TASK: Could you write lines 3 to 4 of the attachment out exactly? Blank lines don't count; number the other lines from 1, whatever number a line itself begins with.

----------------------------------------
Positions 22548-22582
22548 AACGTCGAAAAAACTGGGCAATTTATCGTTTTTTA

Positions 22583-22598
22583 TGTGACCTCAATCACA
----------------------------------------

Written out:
Positions 22583-22598
22583 TGTGACCTCAATCACA